In the U.S. and Canada, podiatrists must earn a four-year Doctor of Podiatric Medicine (DPM) degree and complete medical and surgical residency. This also involves getting a three- or four-year bachelor's degree first, with courses in biology, chemistry, physics, english, and math.
An MCAT exam is required for admission to the DPM program. The first part of the DPM program includes instruction and laboratory work in the sciences: anatomy, pathology, microbiology, pharmacology, biochemistry, and physiology. The second part is primarily clinical practice and practical experience, including surgery.
In total the educational component takes anywhere from eight to eleven years to complete. There are nine colleges in the U.S. and one in Canada offering the DPM. State licensing is also required, and in many parts of Canada the profession is governed by legislation.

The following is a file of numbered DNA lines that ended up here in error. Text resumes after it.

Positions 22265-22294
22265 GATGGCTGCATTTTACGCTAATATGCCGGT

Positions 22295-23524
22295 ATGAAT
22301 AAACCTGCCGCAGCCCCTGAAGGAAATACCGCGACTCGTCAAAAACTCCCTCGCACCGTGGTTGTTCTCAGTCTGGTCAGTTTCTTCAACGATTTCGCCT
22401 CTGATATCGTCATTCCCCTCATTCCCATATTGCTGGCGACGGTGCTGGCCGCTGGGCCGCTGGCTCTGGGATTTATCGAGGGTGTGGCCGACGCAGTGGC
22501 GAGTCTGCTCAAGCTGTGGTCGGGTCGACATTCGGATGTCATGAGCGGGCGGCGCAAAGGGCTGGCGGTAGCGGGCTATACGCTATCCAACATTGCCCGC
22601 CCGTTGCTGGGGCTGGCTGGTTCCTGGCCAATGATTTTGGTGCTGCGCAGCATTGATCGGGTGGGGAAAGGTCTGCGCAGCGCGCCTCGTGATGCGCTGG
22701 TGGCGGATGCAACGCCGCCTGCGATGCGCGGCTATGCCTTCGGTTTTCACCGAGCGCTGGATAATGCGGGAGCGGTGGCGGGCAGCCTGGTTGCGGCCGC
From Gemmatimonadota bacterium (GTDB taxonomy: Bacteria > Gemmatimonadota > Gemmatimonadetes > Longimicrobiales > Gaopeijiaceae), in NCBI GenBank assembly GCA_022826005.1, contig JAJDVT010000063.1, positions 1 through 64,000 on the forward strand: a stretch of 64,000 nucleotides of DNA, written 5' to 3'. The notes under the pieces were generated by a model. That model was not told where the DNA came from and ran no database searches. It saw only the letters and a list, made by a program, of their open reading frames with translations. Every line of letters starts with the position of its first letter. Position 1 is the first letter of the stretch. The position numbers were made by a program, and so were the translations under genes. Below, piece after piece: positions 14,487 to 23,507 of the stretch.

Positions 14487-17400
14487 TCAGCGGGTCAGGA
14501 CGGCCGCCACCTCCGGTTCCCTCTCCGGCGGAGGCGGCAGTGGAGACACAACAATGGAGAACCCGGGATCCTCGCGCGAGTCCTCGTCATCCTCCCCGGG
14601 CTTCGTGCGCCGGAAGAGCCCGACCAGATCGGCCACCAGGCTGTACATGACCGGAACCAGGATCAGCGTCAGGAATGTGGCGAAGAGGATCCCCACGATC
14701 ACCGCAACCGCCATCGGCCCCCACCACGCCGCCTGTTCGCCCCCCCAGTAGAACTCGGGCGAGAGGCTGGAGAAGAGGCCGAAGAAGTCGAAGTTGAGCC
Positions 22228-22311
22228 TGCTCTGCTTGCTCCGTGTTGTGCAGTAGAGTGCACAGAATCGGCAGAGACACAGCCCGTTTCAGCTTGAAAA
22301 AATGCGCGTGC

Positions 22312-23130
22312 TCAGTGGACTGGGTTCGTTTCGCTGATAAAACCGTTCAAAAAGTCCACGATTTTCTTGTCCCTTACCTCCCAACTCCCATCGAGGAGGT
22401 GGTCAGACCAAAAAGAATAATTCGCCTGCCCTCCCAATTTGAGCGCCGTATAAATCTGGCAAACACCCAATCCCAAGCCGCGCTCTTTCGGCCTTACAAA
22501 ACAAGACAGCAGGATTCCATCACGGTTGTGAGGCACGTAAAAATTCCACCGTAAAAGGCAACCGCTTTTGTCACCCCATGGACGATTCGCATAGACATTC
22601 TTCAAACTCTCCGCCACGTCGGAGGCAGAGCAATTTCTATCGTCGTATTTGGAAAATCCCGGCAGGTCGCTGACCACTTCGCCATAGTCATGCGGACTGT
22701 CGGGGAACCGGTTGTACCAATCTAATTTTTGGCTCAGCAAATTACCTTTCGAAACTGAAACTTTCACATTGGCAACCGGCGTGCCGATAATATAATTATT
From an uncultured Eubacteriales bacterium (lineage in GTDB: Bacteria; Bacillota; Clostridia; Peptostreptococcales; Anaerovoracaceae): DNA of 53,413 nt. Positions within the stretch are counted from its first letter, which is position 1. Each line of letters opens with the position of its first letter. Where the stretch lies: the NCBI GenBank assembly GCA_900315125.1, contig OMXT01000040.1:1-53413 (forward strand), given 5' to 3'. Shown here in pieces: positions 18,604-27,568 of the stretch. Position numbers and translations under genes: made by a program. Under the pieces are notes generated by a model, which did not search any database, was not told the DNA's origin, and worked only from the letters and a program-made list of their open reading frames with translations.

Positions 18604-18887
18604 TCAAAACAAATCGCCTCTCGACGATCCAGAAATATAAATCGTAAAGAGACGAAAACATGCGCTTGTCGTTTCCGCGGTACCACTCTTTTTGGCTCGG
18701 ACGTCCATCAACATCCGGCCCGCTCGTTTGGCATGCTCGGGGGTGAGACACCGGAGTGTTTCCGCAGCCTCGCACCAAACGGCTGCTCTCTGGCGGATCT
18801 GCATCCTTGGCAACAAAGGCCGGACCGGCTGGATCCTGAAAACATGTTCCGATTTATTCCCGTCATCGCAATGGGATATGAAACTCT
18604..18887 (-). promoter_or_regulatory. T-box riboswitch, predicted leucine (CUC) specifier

Podiatrists are expected to stay current with advances in podiatric medicine, reading medical journals, and attending conferences. Some podiatrists earn a specialty designation and may become recognized experts in a particular area of foot treatments or ailments.
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Podiatrists are narrowly focused healthcare practitioners who specialize in the diagnosis and treatment of the foot, ankle and their related tissues and structures. The feet are unusually complicated structures, containing approximately half of the body's bones and a large number of small muscles, tendons, ligaments, nerves and blood vessels.
A Doctor of Podiatric Medicine is considered a medical doctor of the foot and ankle and receives an education very similar to that of a Doctor of Medicine (M.D.) and Doctor of Osteopathic Medicine (D.O.).